3rd March 2017: The plight of George Best and the value of Success Structures
Something a little different for a Friday evening / weekend read. I was fortunate enough to be taken to see the movie Best – George Best: All By Himself earlier this week in Dublin.
Those of you who know me will know that I am a north-west lad who grew up on the religion that is Manchester United (long before they were the mega-club of today). Furthermore, growing up my dad regaled me with tales of going every other Saturday to watch George Best play at Old Trafford (along with Charlton and Law: the holy trinity).
For those of you who don’t know Georgie Best was a young lad from Belfast, Northern Ireland who went to play for Manchester United in the early 1960’s and became one of the best (perhaps the best) player of his time. He was an especially gifted player.
However having hit the heights of success at the mere age of 22 the rest of his life became a Hamlet-esque style tragedy. He was the first real sports superstar and as such there was no manual he could turn to for help and guidance on how to deal with all the money, fame, girls and adulation. We take it for granted these days but back then it was a completely new phenomena. He was trying to manage it all on his own – and failing. His life slid downhill rapidly as he descended into a world of partying, bad biz deals, terrible choices, and drink. Mostly drink.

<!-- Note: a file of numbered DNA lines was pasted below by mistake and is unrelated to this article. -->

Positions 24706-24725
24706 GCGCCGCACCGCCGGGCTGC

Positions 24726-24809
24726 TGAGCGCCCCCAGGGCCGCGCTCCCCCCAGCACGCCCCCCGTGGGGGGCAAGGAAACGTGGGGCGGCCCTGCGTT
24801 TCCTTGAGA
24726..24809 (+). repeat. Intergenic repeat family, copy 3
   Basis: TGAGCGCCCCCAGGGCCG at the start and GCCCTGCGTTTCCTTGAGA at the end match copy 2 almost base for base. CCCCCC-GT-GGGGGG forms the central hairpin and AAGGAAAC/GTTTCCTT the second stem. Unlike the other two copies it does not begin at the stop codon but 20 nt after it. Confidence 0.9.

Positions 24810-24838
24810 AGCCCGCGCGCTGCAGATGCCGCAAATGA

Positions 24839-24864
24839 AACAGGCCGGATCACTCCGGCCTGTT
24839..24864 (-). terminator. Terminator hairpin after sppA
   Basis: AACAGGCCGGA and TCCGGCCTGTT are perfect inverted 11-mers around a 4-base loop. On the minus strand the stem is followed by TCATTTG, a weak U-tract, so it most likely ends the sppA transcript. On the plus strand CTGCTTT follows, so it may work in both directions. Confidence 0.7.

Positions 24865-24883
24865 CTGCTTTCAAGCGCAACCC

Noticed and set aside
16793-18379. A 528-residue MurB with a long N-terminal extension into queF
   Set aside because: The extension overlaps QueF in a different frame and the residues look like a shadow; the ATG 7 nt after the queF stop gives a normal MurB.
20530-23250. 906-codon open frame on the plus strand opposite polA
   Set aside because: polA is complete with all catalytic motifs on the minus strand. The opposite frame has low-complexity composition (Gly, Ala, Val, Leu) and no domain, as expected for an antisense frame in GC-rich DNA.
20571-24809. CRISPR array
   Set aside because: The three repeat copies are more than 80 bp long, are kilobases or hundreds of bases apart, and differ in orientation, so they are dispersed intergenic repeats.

Whilst I am admittedly biased in this case, I have always loved seeing talent operating at its best. I find it fascinating and inspiring, regardless of the environment or discipline.
What does this mean to traders? Well as I watched the movie what became clear to me was that George had no support or success structures around him whatsoever. He was a quiet young boy who was suddenly the centre of attention for the media and the adoring world He was engaged in a lonesome endeavour to look after himself when the whole world was trying to take a piece of him.
We all make the mistake of thinking we can do it alone, that we need no-one. Trading encourages us to think that we can take on the markets on our own. And whilst we have to take responsibility for our trades, and the outcomes of our decisions, we are fooling ourselves if we think we can do it all alone.
The question to ask yourself is: who is on your team? What success structures do you have in place to help you handle the pressure of trading life, and ensure you perform at your best?
Maybe your take-away from this is to start to put a success structure in place to help you achieve and then maintain increased levels of trading performance?
These days we take it for granted that sports stars will have an entourage of support around them, but that wasn’t always the case. They have learned to have all manner of support around them to help them achieve success. Traders need to be the same – to have a support system that allows them to operate at their best level and be consistently successful.
In later life (when I was a kid) Best cut an increasingly sad, forlorn figure, who was in and out of the news for all the wrong reasons. By the end of his days he’d lost a lot of sympathy and support due to his behaviour. Though for some of us (admittedly biased and sentimental) supporters he’ll always be remembered for that night at Wembley in 1968 where he helped Sir Matt Busby finally win the European Cup 10 years after the Munich Air Disaster.